A new study funded by and focused on King County, Washington, aims to go beyond the sensational “salmon on cocaine” headlines to get us closer to understanding what chemicals in wastewater means for the life cycles of salmon and orcas that eat them. It has become a frequent topic of discussion within state government — especially after the Governor’s Orca Task Force made reducing exposure to pollution a top priority.
Over the next year, researchers will explore how effluent from King County’s three largest plants and nearby waters affect orca prey species and orca exposure.
The researchers will collect effluent from the West Point, Brightwater and South plants and water from nearby drainage outfalls, then send it to a lab to get a breakdown of the compounds in it. In the spring, they’ll expose juvenile chinook salmon from a hatchery to effluent mixtures at a laboratory in Puyallup run by Jen McIntyre, assistant professor in the School of the Environment at Washington State University.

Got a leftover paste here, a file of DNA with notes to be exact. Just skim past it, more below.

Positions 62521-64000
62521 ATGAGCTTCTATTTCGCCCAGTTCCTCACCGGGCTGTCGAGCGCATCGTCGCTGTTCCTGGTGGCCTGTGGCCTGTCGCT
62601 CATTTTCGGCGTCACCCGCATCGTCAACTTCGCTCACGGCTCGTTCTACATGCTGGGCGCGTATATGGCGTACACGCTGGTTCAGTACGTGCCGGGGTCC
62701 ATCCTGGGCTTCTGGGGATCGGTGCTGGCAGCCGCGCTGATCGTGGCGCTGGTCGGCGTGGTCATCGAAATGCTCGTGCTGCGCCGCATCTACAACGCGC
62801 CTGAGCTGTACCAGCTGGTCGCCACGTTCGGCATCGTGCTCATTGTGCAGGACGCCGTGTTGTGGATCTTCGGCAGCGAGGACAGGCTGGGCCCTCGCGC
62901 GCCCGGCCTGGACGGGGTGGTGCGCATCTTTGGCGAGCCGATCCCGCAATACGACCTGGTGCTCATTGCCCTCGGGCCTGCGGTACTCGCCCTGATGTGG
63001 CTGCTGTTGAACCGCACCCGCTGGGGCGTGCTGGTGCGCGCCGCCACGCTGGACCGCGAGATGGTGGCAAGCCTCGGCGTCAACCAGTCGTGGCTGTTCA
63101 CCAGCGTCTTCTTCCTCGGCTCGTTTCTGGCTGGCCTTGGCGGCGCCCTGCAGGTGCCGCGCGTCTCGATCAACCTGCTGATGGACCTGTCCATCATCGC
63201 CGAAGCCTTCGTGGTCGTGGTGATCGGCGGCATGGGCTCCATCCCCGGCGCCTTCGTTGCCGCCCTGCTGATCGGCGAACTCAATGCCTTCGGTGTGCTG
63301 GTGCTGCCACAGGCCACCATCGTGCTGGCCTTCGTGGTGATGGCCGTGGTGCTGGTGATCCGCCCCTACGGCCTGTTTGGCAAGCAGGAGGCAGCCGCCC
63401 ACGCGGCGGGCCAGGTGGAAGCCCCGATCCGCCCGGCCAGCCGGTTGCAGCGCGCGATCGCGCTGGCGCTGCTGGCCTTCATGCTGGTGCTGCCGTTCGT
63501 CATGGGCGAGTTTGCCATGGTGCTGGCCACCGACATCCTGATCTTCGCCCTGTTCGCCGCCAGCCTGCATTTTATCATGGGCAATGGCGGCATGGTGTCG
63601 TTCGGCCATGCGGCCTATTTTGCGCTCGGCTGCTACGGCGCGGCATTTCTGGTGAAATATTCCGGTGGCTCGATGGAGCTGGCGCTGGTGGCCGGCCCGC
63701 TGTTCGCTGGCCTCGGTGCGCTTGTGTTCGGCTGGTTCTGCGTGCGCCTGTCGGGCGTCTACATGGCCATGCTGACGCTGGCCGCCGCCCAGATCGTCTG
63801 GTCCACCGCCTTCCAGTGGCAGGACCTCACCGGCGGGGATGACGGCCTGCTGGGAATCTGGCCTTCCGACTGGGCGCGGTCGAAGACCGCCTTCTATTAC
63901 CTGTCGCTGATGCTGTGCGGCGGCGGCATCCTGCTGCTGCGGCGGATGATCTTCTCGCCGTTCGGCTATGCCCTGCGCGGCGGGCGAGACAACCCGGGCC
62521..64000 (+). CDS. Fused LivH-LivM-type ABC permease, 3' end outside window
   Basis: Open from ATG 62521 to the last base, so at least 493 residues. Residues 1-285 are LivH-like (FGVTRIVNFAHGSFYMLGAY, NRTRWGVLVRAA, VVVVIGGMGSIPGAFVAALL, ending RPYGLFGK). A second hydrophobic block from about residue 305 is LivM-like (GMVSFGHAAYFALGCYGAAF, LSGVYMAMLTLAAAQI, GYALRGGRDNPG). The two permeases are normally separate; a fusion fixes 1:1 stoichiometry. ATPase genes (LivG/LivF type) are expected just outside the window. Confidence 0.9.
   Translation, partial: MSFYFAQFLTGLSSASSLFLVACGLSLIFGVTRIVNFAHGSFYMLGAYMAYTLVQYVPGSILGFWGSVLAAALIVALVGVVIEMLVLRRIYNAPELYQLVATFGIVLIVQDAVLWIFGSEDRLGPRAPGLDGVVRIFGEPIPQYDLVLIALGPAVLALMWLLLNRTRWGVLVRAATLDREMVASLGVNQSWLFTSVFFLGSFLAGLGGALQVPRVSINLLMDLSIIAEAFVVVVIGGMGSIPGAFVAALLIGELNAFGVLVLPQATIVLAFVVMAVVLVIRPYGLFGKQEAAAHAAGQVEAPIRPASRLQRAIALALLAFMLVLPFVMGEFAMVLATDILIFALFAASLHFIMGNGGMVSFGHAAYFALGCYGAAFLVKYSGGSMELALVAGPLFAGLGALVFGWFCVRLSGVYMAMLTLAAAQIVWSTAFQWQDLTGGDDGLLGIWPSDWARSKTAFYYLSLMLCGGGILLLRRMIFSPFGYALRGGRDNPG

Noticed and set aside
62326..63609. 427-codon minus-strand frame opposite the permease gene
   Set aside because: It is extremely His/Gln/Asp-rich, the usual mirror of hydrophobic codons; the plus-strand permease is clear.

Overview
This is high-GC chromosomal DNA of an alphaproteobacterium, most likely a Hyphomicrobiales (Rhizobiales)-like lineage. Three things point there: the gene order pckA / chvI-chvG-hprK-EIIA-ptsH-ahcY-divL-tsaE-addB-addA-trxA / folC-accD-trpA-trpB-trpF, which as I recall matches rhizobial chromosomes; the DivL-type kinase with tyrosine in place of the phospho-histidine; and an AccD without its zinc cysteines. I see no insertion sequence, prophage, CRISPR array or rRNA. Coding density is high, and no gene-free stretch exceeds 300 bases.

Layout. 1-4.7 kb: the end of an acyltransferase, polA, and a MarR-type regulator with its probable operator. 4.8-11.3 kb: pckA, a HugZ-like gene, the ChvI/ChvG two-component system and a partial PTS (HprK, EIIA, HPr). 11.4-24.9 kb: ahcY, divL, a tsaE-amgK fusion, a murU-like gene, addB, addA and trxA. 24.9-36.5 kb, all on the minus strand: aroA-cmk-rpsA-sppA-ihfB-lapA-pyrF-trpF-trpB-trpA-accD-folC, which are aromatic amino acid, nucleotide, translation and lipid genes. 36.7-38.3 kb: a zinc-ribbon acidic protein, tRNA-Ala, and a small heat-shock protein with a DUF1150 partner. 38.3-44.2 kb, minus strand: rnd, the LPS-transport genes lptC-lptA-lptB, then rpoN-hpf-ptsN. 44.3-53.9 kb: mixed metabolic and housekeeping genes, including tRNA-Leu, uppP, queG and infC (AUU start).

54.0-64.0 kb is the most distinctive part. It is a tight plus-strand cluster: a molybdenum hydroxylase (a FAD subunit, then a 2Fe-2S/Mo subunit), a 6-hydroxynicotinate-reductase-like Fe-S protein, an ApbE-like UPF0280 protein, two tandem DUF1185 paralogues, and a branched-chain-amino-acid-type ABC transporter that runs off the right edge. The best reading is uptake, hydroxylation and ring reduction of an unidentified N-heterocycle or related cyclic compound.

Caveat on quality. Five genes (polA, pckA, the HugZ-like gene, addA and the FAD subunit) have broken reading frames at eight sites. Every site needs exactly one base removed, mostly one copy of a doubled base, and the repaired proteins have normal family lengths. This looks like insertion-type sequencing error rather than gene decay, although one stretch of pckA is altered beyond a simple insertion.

“We will dilute the treatment plant effluent with clean water to simulate for fish exposure to different ‘strengths’ of effluent from the treatment plant, such as occurs in receiving water,” McIntyre says.
Beyond measuring bioconcentration of chemicals and evaluating for impacts both acute (death) and chronic (limited growth and reproduction), they’ll be studying biomarkers in the blood and liver that can show subtle negative health impacts, including metabolic, endocrine or behavioral disruption.
Find out more